Is this the opposite of identity theft? Interesting question. How far must the court go to protect people who used an illegal service? What assumptions are made here – that the users were ignorant?
Judge offers steroid buyers a shot at privacy
Customers of Florida pharmacy can oppose use of records in court
By BRENDAN J. LYONS, Senior writer First published: Friday, April 6, 2007
Tens of thousands of people across the United States who purchased drugs from an Orlando pharmacy at the center of an Albany steroids case must be notified that their prescription records were seized by police, a Florida judge ruled this week.
Those drug buyers, many of whom bought steroids through companies that have Web sites, will then have 30 days to object to their records being used in court, [on what basis? Bob] the judge said. The judge also ordered police to stop sifting through the documents until medical privacy issues have been resolved.
The sealing order by Circuit Judge John Marshall Kest of Osceola County, Fla., will indefinitely stall the sprawling steroids investigation. It could also allow professional athletes and others suspected of illicitly buying drugs a chance to keep their names from becoming public in court.
... Tingley argued in court that Orlando police and investigators in Albany County should not be given access to the seized records until the patients have had a right to invoke their rights to medical privacy. She said the seized items included all patient records, including, for instance, the records of dialysis patients.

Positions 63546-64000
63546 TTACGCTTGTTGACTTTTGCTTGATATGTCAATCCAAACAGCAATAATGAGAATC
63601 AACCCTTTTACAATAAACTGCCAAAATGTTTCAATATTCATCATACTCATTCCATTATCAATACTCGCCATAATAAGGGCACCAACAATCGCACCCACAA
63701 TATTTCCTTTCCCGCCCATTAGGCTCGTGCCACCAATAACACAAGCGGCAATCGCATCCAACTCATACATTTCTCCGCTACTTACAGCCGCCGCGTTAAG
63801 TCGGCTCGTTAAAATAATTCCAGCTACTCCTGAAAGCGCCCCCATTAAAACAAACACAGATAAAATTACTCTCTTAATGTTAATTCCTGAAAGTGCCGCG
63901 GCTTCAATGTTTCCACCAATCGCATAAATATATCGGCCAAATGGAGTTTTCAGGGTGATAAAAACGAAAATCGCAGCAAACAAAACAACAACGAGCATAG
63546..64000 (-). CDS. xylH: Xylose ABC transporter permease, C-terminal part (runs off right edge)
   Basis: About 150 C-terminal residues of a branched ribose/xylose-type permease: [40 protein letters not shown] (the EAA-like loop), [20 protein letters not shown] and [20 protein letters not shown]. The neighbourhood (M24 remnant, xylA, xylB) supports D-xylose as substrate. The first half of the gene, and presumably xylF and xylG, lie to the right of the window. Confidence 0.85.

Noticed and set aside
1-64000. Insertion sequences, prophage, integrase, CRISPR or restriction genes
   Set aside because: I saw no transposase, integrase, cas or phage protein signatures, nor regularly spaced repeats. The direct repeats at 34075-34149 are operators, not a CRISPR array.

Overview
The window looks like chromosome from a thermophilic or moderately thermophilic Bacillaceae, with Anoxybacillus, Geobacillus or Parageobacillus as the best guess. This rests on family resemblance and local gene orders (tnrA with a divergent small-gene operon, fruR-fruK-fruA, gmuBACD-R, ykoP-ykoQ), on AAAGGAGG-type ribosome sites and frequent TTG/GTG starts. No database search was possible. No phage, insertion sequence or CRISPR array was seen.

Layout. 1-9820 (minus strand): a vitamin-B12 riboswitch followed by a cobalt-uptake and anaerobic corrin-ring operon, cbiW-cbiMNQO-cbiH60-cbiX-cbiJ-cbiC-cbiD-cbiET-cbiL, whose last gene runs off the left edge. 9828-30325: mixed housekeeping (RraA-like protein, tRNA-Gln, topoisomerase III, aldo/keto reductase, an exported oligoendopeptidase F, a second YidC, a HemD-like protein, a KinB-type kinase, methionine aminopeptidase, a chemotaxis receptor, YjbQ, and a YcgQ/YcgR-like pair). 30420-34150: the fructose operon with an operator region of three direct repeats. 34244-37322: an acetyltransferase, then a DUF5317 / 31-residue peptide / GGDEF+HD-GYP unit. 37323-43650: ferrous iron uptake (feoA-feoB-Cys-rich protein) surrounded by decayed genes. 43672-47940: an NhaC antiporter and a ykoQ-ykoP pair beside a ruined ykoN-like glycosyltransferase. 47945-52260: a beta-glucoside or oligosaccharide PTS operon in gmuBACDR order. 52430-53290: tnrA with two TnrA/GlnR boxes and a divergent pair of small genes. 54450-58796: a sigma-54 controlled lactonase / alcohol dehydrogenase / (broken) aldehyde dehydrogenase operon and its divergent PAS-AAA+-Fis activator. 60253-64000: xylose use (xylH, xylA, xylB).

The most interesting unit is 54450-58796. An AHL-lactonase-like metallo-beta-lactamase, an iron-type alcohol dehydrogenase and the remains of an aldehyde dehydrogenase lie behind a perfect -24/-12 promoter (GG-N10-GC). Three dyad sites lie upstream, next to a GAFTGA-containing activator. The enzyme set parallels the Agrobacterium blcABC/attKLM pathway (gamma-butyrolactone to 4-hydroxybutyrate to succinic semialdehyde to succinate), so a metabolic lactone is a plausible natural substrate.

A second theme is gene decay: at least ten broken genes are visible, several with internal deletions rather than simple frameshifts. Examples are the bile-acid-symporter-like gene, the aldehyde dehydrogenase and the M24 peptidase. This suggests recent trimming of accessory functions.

... Florida prosecutors argued against the sealing order handed down Tuesday. They said more than half of Signature's customers were people who purchased drugs "for non-legitimate purposes." [Sounds logical, but is there any factual way to be certain? Bob]
Will this “improve service?” Does ISP liability increase as traffic is flagged for slowdown?
Rogers Traffic Shaping Making It Difficult For Users To Use Secure Email
from the nice-work dept
Canadian ISPs haven't been shy about using traffic shaping tools to try to slow down the use of things like BitTorrent. This is a lot of what the network neutrality debate is about -- as ISPs would like to shift all that traffic onto the slow lane. Of course, as has been pointed out, this can backfire badly. Trying to slow down BitTorrent traffic will just lead to more people encrypting all of their internet use -- increasing the overhead involved, increasing the traffic and making the attempts at traffic shaping pointless. This is exactly what's happened in plenty of cases. However, Canadian ISP Rogers has taken things to the next level, and apparently decided that all encrypted traffic must be bad and should be slowed down. That means that for folks who happen to do ordinary things like use encrypted email connections (as you should), Rogers can make email nearly impossible to use. It's not clear how this helps anyone. It pisses off users who (hopefully) will jump to other ISPs at the first opportunity (if there is one), and doesn't help Rogers keep bandwidth down on its network. It just makes the system more expensive and more overloaded, while making it nearly impossible for people to do basic things like email. Nice job, Rogers.